The old man, grey-haired, unshaven, foul-smell coming from his mouth, looked very different from the way I would define a cultured international traveller. Yet, his rustiness, including his childlike curiosity to gaze at my iPad, was endearing.

I asked him, if he was okay?
He rested his head on the TV screen and said nothing.

An air hostess came by and inquired if he needs any medical attention. I translated the same from English to Hindi for him. He told us that he had an headache but he needs no medicine. Later he shared with me that while he was coming thru the immigration check, his daughter was in a different queue and she is held back. He was getting worried, what if she is in some trouble. I asked the air hostess to make the announcement. Our plane was still boarding.

He got curious seeing me help him, and asked me in Hindi:
“Kya aap Pakistan se hain?” (Are you from Pakistan?)
“Nahi, Mumbai.. India.” (No, I am from Mumbai… India), I replied.
“Musalman (Muslim)?”, he further asked seeking some familiarity.
I was a bit reluctant to disappoint him again and said, “well, I am Hindu”
He responded with some assurance “chalo aap insaan hain, achchhe insaan” (Well, you are a human, a good human)

This short conversation seemed important for him to establish familiarity and relationship, that he could only find at a humanity level. Not national. Not religious.

We continued some conversation. I was assuring him that his daughter might be delayed in the long immigration queue for non-US passport holders at the Abu Dhabi airport. Every time a new passenger would board the plane he would hopefully look for his daughter to enter. And I would look at him to hear his relief. I secretly started chatting a Buddhist chant, that I used to practice few years back, for well being of his daughter. Somehow, I became a member of his family.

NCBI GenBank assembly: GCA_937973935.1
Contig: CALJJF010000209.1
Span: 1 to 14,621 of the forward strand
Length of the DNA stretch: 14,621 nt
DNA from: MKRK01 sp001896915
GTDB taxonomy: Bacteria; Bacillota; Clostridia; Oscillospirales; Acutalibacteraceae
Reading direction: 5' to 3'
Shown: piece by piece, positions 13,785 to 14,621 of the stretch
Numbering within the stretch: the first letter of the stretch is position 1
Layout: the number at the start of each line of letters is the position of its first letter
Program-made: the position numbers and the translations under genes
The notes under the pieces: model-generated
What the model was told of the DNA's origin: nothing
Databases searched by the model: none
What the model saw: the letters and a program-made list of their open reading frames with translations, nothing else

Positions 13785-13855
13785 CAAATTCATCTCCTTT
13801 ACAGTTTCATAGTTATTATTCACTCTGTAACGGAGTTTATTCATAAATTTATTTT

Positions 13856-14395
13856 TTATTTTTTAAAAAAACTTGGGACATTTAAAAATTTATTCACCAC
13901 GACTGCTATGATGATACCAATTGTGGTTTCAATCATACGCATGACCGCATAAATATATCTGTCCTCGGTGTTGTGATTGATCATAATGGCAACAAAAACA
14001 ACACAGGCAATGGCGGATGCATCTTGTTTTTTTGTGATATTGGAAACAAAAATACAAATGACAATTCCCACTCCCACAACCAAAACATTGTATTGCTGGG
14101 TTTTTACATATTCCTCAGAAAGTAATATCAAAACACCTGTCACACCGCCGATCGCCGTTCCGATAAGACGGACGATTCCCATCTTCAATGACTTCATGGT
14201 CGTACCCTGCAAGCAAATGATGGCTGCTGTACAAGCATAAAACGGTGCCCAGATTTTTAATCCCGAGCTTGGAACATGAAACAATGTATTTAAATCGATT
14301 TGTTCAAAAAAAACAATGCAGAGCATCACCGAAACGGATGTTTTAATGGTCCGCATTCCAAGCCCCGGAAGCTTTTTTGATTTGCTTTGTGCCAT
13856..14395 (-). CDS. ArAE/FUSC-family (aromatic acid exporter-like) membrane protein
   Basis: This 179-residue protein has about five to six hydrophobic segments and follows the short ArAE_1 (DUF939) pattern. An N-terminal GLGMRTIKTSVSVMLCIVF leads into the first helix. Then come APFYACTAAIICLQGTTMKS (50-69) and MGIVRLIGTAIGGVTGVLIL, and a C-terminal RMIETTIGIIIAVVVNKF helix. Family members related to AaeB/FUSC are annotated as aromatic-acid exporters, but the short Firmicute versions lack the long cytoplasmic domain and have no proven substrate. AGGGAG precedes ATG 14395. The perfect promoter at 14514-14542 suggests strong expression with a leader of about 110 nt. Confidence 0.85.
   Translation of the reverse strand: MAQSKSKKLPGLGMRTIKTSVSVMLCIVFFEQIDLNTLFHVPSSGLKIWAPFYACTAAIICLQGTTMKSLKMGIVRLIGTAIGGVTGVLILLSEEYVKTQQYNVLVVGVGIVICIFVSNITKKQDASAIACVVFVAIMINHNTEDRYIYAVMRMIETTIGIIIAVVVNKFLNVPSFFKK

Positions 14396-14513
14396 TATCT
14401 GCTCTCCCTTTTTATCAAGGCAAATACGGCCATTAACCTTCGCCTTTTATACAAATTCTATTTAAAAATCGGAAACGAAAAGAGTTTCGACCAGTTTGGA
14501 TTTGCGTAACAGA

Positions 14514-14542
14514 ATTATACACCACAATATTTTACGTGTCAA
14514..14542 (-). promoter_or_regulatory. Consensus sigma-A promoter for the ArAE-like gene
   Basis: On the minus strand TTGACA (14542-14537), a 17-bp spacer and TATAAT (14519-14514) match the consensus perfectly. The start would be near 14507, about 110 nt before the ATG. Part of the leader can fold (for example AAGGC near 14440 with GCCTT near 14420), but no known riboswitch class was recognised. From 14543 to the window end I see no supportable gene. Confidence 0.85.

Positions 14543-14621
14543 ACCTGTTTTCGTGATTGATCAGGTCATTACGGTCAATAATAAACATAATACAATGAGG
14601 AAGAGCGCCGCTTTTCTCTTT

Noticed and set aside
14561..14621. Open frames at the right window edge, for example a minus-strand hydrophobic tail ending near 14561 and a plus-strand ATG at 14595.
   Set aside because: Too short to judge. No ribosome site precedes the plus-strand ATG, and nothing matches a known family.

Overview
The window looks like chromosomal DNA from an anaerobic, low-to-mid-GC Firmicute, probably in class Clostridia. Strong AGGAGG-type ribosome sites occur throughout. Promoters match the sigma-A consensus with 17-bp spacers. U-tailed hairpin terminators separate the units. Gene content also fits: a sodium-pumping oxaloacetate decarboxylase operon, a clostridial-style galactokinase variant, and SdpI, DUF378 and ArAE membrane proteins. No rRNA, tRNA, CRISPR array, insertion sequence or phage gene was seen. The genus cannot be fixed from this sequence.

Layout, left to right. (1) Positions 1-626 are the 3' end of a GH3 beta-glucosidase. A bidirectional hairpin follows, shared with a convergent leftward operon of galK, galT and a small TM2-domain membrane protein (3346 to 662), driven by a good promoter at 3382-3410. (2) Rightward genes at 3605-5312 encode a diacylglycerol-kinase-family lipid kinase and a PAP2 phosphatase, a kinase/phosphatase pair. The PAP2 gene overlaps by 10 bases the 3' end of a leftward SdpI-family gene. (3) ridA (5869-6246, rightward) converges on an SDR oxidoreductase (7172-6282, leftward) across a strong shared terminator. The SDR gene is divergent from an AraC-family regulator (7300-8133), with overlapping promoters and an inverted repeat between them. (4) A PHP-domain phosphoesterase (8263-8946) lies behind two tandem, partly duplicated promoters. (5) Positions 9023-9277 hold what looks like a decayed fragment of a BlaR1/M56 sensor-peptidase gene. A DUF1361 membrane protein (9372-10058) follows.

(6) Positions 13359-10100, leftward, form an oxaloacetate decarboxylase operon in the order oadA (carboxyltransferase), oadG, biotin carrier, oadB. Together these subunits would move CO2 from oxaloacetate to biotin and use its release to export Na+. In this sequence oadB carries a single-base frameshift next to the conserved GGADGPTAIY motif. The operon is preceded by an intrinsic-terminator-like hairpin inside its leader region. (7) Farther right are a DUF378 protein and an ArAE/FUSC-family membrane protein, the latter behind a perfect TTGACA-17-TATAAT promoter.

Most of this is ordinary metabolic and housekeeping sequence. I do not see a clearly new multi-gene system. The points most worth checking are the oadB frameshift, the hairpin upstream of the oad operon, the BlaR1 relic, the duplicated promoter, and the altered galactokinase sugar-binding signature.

In the meanwhile, the elderly lady at the window seat started engaging with us by assuring the old man that the plane would not leave till his daughter is back. They started talking and the old lady exclaimed with a sense of new found familiarity.
“So you are from Pakistan, I thought you are an Indian!”

They spoke for some more time trying to figure out each-other’s native cities, community, caste etc. But their familiarity was short-lived. I could guess that inspite of their same country of origin, they had significant differences. The lady was turning uncomfortable with old man’s inquiry. The old man quickly resorted,
“Sabsi badi baat, aap insaan hain” (biggest thing is that you are human).

Once again, I found in their search for familiarity, they could not find a lot in common except their country and language. Finally, the relatedness was established as a human, beyond caste, class, creed and gender.

Three of us had been through awkward exchanges. While he thought, I might be a Pakistani Muslim, I happened to be an Indian Hindu. While the lady on window seat, expected him to be an Indian Hindu, he happened to be an Pakistani Muslim. Yet in that moment, we three were connected by a deep human emotion. A longing of a father to reunite with his daughter. Inspite of our non-familiarity, we were connecting to eachothers’ emotions like a family.

The old man shared his deepest fear. He was scared– what if his young daughter is abducted from the airport. Such things can happen in the world where he came from. He was shivering and stammering while saying that. His fear was real to him. He also shared that he was suffering from diabetes and the blue lunch box in his lap carried insulin. So far, I thought that this rustic village man was carrying his food in the blue lunch box. I regretted my judgements.